It all starts at the beginning of my career: UCSD in the late 80s and early 90s was a terrific place to do poli sci.  The grad students were truly a community, where much help was given, and where we leaned on each other.  My girlfriend/wife and I moved twice in grad school, and we probably had a ratio of mover to stuff to be moved greater than one with just the promise of pizza and beer to compensate for the first move.  I remained in the program mostly because of the commiseration I received after classes the first term or two as I questioned whether this was for me.  The support I received while studying for comprehensive exams and while revising my dissertation proposal kept me going during times of great anxiety.  And my work was clearly better for having more eyes on it.  Same for practice job talks.

During my temporary job, where I was a dead man walking for 1.5 years (didn't get the tenure track job there in my first year but they kept me around since I lost to none of the above and they needed classes taught), I was treated most kindly by the staff and by much of the faculty, compensating for the deranged folks.

The junior faculty at TTU was perhaps the best community in my career or second best after the grad students at UCSD.  The frequent lunch whine-fests over pizza or burgers were critical to keeping sane in often very stressful times.  As many of us were young parents, we ended up being a great support group.  I will never forget how quickly Cherie Maestas showed up at my house when we needed emergency babysitting.  That was huge.

At around this time, I started developing contacts and networks in the discipline. The folks I met at conferences, especially a certain future President of the ISA, gave me far more than I have ever given them, in terms of reading my stuff, writing letters of recommendation, providing advice and commiseration. Why do I spend so much effort on the annual poker game?  Not just because it is fun, but because it has given me so much. 

One key experience, my Council on Foreign Relations Fellowship, was definitely a product of kindness. I bumped into Dan Drezner as I was preparing for the interview, and he gave me some key bits of advice that helped me in the interview.  Also, that fellowship would not have happened without yet more letters of recommendations.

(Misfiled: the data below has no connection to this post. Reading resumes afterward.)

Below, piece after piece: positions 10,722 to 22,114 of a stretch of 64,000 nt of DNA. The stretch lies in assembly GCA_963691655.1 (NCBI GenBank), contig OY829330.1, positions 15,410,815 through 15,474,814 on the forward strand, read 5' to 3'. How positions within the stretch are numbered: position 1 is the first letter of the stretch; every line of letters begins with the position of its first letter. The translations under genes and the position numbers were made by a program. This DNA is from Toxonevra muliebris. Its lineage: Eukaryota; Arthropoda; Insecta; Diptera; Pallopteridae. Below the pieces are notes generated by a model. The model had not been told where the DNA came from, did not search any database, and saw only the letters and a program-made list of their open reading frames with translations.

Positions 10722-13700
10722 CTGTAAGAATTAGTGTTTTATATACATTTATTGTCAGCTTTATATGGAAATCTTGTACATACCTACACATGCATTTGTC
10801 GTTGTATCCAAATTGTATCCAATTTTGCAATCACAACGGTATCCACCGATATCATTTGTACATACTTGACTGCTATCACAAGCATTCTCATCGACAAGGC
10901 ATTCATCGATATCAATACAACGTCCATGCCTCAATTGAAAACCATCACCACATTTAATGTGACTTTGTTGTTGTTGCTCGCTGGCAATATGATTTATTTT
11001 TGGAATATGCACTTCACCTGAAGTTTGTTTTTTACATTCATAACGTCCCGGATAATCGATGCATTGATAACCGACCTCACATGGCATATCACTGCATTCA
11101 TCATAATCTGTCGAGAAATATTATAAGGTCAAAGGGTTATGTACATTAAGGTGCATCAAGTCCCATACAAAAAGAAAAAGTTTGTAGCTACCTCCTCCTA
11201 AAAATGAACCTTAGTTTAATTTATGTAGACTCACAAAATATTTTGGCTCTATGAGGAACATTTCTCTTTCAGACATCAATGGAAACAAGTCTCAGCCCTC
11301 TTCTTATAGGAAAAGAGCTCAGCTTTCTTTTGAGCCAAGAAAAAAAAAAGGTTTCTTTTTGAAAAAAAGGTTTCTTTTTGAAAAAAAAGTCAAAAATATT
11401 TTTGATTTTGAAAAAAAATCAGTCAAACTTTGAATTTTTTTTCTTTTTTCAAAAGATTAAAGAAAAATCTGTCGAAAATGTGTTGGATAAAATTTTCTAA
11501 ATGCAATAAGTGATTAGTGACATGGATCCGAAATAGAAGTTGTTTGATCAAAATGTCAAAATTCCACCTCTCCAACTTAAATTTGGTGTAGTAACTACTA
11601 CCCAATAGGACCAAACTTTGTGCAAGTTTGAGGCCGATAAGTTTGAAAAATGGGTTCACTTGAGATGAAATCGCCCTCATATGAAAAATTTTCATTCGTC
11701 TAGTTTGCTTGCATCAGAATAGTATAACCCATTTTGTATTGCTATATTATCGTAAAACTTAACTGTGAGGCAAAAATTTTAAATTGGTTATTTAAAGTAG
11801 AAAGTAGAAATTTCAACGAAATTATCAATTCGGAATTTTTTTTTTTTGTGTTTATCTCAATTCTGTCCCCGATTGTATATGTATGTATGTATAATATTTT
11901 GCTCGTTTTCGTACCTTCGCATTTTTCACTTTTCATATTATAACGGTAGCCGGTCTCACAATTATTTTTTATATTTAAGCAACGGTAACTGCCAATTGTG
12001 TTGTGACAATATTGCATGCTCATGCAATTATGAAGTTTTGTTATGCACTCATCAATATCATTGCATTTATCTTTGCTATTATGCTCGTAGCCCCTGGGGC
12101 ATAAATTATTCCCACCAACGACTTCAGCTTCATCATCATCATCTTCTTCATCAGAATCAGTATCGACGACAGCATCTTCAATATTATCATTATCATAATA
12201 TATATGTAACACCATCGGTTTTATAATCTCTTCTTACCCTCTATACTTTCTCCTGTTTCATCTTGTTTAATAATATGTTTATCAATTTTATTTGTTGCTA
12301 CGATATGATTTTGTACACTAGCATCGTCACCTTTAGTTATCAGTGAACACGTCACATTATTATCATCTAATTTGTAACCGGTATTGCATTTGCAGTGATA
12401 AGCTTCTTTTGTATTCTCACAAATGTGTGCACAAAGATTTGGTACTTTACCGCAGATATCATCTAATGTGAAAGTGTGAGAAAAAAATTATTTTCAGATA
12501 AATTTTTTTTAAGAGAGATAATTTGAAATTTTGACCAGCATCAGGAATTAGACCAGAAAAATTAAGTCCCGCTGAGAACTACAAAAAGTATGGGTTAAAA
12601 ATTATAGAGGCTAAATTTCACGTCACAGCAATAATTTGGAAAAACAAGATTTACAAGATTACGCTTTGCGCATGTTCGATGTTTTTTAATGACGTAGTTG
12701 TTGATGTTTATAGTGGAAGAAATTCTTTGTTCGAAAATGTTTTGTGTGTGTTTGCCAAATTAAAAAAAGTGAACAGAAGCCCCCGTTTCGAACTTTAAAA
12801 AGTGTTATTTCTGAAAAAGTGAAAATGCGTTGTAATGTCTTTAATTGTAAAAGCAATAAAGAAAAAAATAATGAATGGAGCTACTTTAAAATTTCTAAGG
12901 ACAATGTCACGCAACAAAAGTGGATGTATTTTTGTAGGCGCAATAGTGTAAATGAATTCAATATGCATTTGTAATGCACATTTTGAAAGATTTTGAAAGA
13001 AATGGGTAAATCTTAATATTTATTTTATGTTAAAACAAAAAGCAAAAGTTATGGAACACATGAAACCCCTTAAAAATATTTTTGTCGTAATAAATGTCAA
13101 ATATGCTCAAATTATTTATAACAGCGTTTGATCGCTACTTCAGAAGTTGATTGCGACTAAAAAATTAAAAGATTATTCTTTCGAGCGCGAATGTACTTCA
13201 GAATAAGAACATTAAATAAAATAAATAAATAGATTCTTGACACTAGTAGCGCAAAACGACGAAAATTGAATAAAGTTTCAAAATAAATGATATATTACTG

My next job, at McGill, involved much kindness as well, as I received much help and support while learning how to teach, research, write grants and live in a new country.  I got great advice about where to send my daughter to school from someone who turned out to be, well, not so kind later on.  I got much stats help from one of my colleagues who has since moved on.  When things turned south, I still received much support for the non-Full professors, especially the key associate professors/voices of reason: Jacob and Juliet.  Once again, the staff, including a woman whose laugh was as loud and as frequent as mine, were super-kind people who really set the tone for the place.

During my time in Montreal, I started doing interviews for my research for the For Kin or Country book and then the NATO book.  The key to those projects was the kindness of experts who were generous with their time and with their networks.  Neither project would have worked out that well if I could not rely on experts who helped me navigate their countries.  The NATO project also benefited from book workshops organized by friends, which led to excellent feedback.

I have benefited from much kindness in my new job, as folks showed me the ropes in Ottawa and at Carleton.  The research support folks and the Dean have been incredibly kind to me, helping me do what I do and recognizing my contributions.  NPSIA staff have also been most patient and kind as I have stumbled through the system, and I become even less good about learning rules and procedures as I get older.

My book tours, which have been not just about skiing, have been due to the kindness of both former students and friends in the discipline.  I appreciate their giving me a chance to expose my ideas to wider audiences and also the food and beer that usually accompany such occasions.